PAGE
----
by Brad Hoffer
Soon after we moved into our house, a new couple, who I will call Jack and Diane, moved in across the street. We actually knew Jack from high school. Jack and his wife were very nice. I knew he was a banker, but didn't know too much more than that. We would talk from time to time, but most of the time we just waved "hello".
What I did notice, was how Jack lived. Since our neighborhood was new construction, most of us had half-green yards, but not Jack, he rolled out plush green grass. "Wow, look at Jack's yard", I would say to my wife as we drove up to our house. It was professionally landscaped and just looked perfect. From time to time Jack would park his Escalade and boat along the street. It was big and it was nice. Soon Jack got a stainless steel pool and built a patio with a ceiling fan. His backyard was mainly a hill, that is until he basically turned it into a pyramid with all of the stone pavers, steps and fire pit at the top. I usually try not to compare to others, but I found myself saying to my wife, "I don't know how much money bankers make, but there is no way it is that much! He must have some kind of inheritance or maybe he is the president of the bank!" Now at this time, he would have been in his twenties, so I was pretty sure he was not the bank president. The other thought I had was that maybe Jack had 200,000 in credit card debt!
Our house was built without too many upgrades, hoping someday we could add a deck, an island to the kitchen etc. But we knew we wouldn't be able to afford those things for many years. So at times, it was difficult to watch Jack just buy everything, all at once. I'll be honest, it really didn't bother me too much that I didn't have the things he had, however, it did make me frustrated with our own financial position. We felt like we didn't overspend and yet we had credit card debt, we had a large mortgage, school loans and there just never seemed to be enough money to be able to accumulate any real savings.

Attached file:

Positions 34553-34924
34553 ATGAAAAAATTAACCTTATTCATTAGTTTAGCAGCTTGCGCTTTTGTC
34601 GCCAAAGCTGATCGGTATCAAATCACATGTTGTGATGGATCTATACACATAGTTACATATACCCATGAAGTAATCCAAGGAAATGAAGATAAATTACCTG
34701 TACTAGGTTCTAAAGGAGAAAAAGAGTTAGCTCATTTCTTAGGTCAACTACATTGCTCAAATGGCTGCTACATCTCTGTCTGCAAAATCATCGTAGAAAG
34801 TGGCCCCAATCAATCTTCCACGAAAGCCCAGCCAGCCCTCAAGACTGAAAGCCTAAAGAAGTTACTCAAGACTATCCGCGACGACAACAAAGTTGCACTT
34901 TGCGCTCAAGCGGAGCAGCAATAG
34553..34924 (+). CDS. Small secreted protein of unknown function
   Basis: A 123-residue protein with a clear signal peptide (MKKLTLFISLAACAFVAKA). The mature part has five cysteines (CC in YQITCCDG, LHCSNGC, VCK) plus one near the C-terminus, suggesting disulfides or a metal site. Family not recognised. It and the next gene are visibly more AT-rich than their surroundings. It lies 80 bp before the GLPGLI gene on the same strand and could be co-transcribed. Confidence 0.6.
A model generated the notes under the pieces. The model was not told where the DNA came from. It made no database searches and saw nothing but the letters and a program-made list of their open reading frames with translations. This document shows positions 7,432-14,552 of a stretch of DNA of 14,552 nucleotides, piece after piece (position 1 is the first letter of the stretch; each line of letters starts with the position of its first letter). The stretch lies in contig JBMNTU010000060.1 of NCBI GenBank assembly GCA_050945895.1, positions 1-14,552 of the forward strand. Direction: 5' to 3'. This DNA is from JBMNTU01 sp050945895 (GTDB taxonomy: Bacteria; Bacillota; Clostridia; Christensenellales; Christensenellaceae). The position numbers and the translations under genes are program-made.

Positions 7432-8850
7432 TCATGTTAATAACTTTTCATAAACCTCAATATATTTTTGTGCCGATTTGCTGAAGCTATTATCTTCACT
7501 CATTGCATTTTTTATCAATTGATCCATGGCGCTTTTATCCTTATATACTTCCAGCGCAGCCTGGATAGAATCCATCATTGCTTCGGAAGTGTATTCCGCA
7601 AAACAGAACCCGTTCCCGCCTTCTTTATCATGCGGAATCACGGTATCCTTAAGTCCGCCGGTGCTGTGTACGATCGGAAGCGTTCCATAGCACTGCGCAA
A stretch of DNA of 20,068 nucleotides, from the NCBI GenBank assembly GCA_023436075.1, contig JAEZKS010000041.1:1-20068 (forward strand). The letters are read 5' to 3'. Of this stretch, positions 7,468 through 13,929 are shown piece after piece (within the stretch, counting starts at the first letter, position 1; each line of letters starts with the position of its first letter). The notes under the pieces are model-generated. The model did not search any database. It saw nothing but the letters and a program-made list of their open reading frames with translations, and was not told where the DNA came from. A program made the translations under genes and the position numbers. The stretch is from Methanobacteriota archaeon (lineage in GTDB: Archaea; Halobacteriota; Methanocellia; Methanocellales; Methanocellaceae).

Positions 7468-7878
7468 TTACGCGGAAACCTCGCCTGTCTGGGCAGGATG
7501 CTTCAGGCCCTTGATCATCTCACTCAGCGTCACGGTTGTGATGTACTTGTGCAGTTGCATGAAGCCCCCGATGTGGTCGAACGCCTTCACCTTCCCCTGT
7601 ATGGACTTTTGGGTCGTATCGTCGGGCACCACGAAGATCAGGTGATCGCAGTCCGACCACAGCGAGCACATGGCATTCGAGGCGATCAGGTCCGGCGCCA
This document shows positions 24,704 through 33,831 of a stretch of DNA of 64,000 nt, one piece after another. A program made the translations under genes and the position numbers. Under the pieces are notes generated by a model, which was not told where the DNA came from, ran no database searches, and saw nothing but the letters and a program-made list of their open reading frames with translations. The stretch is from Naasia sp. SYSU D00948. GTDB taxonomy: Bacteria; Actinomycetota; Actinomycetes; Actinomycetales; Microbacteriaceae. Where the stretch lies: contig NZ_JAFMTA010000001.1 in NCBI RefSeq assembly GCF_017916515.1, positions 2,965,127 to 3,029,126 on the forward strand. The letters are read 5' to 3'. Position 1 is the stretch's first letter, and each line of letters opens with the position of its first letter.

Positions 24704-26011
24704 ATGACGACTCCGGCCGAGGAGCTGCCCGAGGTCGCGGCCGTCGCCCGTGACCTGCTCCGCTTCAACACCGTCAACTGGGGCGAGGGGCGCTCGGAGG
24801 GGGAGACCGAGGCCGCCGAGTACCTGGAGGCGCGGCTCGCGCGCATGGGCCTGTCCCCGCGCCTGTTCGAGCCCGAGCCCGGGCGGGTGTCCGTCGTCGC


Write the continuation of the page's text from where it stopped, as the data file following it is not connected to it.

One day, I was outside and another neighbor asked if I heard what had happened to Jack? "No, what happened?". My neighbor explained…he was driving his car on a high bridge, pulled to the side of the road, got out of his car, ran and jumped off the bridge. The water is shallow, and typically, this would mean certain death. But somehow, miraculously, Jack must have landed in just the right spot in the river. A man was out fishing and pulled him out of the water, unharmed! Completely shocked by this news, he continued to explain, that apparently, Jack had been using his position at the bank to take out fake loans under his Grandpa's name. He had taken over $300,000 in loans, and spent it. He felt like there was no way out of the mess he had made and so he was hoping the life insurance money could be used to make things right.
Throughout the many months following this, the bank did an investigation, and decided not to press charges, they only wanted him to pay back the money. The court decided in addition to paying back the money, he would have to do many hours of community service. It is unbelievable, and controversial, that he didn't get any jail time. The house was foreclosed on by the bank, and all of Jack's things were sold off to repay the bank. His wife stuck with him throughout the whole ordeal and they got an apartment together and started a new life, with very few things. He worked at the meat counter of the local grocery store and eventually got involved in ministry at his church.
We have a neighborhood men's Bible study that meets every other week. Jack came to one of our meetings and shared some of his story. He was truly a changed man, and talked about how his view of money had changed, but that his new life wasn't an easy one, since he would be repaying his debts until his death.
I reflect on his story often…what if we had started to spend to keep up with 'the Jones's'? What if, by comparing to others, we let jealousy and bitterness ruin our lives when the reality was we were comparing ourselves to something that wasn't real? It reinforces to me, that we each have our own life to live. It is a life that God gave you, the job that He gave you at this point in your life, friends and family that He wants you to love. You can spend your whole life wanting something more, wanting what someone else has, but at the end of the day, finding contentment, is one of the greatest riches known to man.
I have been an Auditor, Analyst, Accounting Manager, Business Systems Manager, Controller, School Board Vice President, Director of Finance, CFO and COO over the past 2 decades of work experience. In my free time I developed the XLYourFinances spreadsheet and website I enjoy golf and spending time with my family. We attend church at LCBC.